This is the latest in an occasional series focusing on the issues,
records and platforms of the state's candidates for governor. Today's
installment focuses on gambling.
Gov. Cecil Underwood says he is "very much opposed to the
extension of gambling." Critics say gambling has expanded more rapidly on
Underwood's watch than ever before.
The number of legal video lottery machines in West Virginia increased
from 1,900 in 1996 to 5,300 today, according to the state Lottery
Commission. Total lottery sales have doubled, from $210 million in 1996 to
$448 million for the year ending June 30, 2000.
The Republican's record on gambling doesn't match the rhetoric, said
the Rev. Nathan Wilson, executive director for the West Virginia Council
of Churches and anti-gambling activist.
"Governor Underwood wants it both ways," Wilson said. "When he
ran for office, he said time and again he opposed the expansion. But
there's very little evidence that he's done anything proactive or reactive
to limit expansion."
Gambling interests in the state are putting their money on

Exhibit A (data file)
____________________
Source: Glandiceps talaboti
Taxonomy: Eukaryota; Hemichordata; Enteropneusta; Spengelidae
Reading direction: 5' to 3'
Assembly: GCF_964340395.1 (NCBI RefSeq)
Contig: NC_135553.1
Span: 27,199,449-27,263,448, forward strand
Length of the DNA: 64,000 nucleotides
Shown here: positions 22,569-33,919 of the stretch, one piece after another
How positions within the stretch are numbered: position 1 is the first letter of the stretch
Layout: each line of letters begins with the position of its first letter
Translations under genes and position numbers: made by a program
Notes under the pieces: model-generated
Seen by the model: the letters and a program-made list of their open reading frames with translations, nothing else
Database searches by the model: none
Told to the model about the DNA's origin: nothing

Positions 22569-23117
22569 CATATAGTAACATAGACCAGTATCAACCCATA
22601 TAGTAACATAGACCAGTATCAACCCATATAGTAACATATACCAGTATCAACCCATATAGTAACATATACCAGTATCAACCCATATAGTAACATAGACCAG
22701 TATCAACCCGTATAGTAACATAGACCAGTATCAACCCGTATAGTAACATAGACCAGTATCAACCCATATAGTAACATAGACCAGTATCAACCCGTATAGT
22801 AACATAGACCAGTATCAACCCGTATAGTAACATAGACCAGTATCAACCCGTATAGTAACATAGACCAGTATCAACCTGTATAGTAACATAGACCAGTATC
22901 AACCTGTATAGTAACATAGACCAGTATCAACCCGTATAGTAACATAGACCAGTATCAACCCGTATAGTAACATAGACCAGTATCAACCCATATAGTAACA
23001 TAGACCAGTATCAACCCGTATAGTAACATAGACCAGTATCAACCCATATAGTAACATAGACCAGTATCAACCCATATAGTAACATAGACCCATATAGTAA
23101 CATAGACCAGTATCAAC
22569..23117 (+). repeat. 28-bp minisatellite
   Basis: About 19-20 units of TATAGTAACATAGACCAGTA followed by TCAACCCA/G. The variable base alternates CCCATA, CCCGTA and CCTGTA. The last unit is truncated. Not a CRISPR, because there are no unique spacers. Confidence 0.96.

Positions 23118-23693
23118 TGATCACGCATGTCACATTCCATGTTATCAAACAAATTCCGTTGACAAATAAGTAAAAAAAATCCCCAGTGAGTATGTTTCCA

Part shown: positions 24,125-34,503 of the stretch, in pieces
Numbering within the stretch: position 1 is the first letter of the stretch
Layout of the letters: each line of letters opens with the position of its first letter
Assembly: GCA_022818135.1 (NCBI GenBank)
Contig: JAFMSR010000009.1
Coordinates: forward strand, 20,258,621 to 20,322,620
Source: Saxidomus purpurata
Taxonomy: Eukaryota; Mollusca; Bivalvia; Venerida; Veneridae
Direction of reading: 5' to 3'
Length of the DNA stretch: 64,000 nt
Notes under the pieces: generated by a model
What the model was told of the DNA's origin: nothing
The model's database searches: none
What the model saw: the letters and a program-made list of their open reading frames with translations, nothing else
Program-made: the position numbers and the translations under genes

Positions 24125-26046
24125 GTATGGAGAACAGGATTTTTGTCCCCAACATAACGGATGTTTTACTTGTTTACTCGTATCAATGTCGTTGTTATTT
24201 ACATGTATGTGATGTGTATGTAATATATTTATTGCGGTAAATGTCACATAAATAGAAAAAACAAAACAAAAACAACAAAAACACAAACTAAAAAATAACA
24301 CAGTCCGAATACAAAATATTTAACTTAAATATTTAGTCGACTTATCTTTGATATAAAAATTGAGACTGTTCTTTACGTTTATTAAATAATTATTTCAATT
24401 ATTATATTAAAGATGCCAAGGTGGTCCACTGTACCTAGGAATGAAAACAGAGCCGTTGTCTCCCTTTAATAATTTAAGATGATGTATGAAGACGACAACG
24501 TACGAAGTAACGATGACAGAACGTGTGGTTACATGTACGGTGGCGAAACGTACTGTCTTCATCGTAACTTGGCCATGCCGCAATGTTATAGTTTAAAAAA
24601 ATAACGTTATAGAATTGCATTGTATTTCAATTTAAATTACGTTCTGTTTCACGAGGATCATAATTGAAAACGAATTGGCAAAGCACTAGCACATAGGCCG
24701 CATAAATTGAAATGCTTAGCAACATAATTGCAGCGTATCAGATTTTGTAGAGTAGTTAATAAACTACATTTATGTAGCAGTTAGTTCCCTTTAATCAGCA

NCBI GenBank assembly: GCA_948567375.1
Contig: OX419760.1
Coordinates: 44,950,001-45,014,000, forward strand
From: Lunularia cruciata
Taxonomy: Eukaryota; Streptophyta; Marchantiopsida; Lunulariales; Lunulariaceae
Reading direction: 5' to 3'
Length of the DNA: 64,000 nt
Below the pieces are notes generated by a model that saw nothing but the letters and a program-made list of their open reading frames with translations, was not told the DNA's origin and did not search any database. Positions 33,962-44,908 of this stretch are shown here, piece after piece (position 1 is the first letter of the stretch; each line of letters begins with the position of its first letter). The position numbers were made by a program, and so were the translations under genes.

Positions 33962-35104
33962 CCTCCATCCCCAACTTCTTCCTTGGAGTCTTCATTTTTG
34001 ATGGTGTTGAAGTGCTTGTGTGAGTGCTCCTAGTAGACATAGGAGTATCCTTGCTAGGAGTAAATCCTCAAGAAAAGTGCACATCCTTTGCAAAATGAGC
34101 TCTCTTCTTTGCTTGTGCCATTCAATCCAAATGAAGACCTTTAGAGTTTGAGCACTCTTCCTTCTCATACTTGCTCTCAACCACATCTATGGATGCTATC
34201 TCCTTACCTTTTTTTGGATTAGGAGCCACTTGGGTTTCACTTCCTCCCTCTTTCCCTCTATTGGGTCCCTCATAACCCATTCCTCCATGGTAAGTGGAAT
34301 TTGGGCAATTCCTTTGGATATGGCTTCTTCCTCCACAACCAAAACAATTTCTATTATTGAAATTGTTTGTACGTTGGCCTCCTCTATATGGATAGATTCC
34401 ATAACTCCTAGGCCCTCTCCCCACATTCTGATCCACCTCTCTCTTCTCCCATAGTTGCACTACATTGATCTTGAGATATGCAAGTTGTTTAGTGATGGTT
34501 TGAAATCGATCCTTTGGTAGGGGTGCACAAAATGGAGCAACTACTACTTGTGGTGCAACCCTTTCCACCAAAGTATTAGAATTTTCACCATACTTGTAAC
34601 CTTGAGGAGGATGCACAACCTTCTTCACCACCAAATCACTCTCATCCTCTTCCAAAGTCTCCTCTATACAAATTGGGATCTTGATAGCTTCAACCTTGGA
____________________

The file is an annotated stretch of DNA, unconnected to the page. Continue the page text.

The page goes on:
Underwood this election. They gave his campaign more than $40,000
as of the end of May. Underwood's opponent, Rep. Bob Wise, has received
$9,750, according to the nonpartisan People's Election Reform Coalition,
which has assembled a database of campaign contributors and their
occupations. Gambling interests include people who own an interest in or
work for racetracks, gray machine distributors, or The Greenbrier, or
their immediate families.
"There's extreme disappointment in the anti-gambling community with the
Underwood administration," Wilson said. He gave several examples of
what he considered to be Underwood failing to live up to his
- Coin-drop slots: Underwood allowed a bill legalizing coin-drop
amended into a bill paying for repairs at the Capitol on the last night of
the session. He did not veto or sign the bill, allowing it to become law
without his signature.